Italian PM's office denies Rome wants EU to pay Libya to block migrants

·2 min read

By Angelo Amante

ROME (Reuters) -Prime Minister Mario Draghi's office denied a media report on Tuesday that Italy was proposing that the European Union should pay Libya to stop migrants leaving its shores for Europe.

Draghi favours the EU offering financial assistance to all African countries involved in migration to Europe, an official in Draghi's office told Reuters.

But the official denied a report by La Repubblica newspaper that Draghi wanted to propose at a May 24 summit that the EU make a deal similar to one reached with Ankara in 2016, under which Turkey is entitled to financial aid in exchange for hosting refugees who try to reach Europe via the Balkans.

"At the moment there is no initiative regarding creating a similar deal to what was done with Turkey," the official said.

"The government's position is that the EU must pay more attention to the situation in the southern Mediterranean and be ready to offer financial help to all African countries involved in migrant flows."

Some 13,000 migrants have landed on Italy's coast this year, about three times as many as in the same period last year, according to interior ministry data.

More than 2,000 have since Sunday reached the island of Lampedusa, the initial arrival point for many people trying to get to Europe from Africa.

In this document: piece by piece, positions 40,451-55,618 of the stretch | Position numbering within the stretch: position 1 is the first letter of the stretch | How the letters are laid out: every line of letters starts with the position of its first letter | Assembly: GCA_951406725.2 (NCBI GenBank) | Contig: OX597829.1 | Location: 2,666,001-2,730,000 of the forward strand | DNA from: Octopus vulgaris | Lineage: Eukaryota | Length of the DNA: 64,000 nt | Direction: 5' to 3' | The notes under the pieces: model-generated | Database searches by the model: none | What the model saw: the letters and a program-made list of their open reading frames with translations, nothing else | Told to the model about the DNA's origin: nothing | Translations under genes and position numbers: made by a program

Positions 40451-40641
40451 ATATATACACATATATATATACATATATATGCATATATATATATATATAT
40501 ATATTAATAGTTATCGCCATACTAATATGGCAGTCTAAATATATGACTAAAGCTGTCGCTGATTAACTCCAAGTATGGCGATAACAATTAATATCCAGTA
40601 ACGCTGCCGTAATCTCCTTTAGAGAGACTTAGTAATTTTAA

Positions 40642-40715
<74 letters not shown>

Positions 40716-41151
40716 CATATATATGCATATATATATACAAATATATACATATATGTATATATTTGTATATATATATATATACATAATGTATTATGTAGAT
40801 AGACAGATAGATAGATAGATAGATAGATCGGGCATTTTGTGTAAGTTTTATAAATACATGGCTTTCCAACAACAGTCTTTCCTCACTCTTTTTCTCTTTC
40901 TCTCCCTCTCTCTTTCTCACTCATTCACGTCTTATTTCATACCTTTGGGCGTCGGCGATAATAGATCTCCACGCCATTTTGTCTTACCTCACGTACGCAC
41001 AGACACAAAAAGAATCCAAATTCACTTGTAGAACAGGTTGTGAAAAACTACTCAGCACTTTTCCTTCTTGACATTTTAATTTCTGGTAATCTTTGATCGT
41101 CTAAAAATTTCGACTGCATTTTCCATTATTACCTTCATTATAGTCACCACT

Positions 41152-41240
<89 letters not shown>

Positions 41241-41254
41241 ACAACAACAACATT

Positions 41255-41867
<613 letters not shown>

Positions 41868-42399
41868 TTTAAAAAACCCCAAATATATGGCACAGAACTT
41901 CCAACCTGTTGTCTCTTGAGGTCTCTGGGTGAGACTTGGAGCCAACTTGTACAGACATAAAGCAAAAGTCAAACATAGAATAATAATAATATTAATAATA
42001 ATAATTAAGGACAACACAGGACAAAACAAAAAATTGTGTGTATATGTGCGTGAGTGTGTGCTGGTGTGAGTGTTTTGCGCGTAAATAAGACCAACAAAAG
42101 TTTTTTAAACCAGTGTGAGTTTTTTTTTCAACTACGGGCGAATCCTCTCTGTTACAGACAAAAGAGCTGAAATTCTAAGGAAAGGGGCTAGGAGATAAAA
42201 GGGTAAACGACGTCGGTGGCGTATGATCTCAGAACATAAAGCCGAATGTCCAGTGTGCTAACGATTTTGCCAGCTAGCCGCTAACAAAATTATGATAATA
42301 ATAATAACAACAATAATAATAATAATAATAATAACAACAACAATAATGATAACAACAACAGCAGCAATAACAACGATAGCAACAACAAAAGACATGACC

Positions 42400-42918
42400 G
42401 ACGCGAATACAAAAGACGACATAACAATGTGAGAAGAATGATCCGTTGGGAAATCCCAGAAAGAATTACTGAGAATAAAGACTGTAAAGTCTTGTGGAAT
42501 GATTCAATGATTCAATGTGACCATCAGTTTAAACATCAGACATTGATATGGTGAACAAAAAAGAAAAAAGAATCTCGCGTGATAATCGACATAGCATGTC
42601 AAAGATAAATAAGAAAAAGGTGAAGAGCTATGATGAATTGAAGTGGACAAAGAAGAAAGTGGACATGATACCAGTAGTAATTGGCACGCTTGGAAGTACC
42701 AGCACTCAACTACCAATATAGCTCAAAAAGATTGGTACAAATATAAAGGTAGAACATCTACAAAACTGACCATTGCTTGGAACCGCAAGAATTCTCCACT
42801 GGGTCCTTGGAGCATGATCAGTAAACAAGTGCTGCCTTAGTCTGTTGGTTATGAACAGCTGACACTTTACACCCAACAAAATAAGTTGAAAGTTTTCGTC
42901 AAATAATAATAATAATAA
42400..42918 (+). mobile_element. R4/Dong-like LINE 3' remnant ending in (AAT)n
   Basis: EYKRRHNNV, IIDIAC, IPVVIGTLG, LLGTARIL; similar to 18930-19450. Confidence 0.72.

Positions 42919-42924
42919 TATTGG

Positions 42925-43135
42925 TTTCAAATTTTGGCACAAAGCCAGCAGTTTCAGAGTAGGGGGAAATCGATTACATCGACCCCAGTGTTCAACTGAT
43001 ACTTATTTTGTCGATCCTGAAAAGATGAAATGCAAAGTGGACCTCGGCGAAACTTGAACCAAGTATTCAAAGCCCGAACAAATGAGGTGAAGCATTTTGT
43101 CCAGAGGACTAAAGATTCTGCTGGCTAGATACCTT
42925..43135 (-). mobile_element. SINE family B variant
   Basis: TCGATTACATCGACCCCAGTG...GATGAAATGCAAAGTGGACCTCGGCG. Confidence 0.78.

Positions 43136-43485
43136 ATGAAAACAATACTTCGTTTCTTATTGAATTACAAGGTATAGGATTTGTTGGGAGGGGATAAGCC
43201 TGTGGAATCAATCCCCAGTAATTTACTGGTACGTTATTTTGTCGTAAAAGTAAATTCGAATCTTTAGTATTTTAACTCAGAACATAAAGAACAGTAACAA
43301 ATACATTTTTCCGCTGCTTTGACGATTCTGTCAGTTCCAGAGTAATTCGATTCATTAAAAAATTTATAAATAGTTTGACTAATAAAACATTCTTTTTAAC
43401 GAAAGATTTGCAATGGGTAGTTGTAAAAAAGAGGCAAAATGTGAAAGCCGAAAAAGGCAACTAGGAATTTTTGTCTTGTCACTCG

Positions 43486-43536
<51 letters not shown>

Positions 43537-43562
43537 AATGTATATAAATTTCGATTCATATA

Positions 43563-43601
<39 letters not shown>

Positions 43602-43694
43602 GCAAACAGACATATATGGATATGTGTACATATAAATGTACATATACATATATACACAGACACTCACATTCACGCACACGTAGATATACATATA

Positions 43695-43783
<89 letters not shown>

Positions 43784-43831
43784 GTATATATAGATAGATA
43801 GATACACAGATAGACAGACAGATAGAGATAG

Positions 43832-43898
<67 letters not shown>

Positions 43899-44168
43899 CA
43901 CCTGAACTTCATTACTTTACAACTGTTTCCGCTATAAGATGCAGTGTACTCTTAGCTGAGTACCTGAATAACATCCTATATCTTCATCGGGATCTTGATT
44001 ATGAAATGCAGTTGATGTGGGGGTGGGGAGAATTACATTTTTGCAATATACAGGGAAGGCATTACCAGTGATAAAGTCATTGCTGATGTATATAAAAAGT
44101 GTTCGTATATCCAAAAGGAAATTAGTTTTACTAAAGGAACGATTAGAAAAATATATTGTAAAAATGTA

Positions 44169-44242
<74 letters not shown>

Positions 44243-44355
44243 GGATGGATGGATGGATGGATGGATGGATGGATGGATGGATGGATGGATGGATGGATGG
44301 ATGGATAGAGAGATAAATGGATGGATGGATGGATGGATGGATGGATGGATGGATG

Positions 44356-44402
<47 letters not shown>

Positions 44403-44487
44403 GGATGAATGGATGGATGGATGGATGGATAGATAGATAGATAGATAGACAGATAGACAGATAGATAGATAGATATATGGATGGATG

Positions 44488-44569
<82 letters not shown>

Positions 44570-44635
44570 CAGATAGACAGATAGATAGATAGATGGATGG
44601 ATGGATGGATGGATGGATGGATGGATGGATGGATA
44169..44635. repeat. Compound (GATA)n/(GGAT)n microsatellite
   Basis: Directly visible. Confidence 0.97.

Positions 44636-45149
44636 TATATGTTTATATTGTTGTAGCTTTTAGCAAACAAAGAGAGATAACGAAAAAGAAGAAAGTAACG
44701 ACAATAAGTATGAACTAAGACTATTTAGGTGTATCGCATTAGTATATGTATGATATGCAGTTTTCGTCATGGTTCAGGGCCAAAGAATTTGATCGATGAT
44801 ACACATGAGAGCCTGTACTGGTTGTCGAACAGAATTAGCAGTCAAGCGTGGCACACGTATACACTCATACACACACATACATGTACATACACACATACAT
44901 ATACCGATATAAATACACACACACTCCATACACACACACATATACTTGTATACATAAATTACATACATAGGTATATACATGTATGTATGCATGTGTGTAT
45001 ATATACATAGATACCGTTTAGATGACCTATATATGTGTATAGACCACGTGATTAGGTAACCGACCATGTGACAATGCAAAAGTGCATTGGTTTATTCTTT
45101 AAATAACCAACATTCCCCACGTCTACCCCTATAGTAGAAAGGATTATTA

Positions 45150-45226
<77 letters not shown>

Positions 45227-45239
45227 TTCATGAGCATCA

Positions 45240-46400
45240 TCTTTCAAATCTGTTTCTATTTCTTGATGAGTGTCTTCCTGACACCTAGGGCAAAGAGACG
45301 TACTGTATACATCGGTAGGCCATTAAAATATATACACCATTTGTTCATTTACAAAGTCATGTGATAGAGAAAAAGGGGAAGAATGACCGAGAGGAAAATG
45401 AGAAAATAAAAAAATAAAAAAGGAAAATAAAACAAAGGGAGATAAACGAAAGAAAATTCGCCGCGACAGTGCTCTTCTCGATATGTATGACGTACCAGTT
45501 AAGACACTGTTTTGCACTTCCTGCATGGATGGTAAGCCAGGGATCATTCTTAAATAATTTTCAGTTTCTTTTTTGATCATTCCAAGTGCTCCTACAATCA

The migrants, arriving on small and perilous boats run by people-traffickers, are being transferred elsewhere in Italy.

The vast majority of African migrants heading for Europe by sea depart from Libya.

In 2019, Rome agreed a plan with other European states to redistribute migrants after they arrived, but the scheme was voluntary and has not provided a stable solution.

On Tuesday, the executive European Commission said it had received no offers from member states to accept migrants from Italy.

The migration issue has fuelled the rise of anti-immigration parties across Europe. In Italy, the right-wing League is part of Draghi's national unity government and wants action.

(Writing by Gavin Jones, editing by Gareth Jones and Timothy Heritage)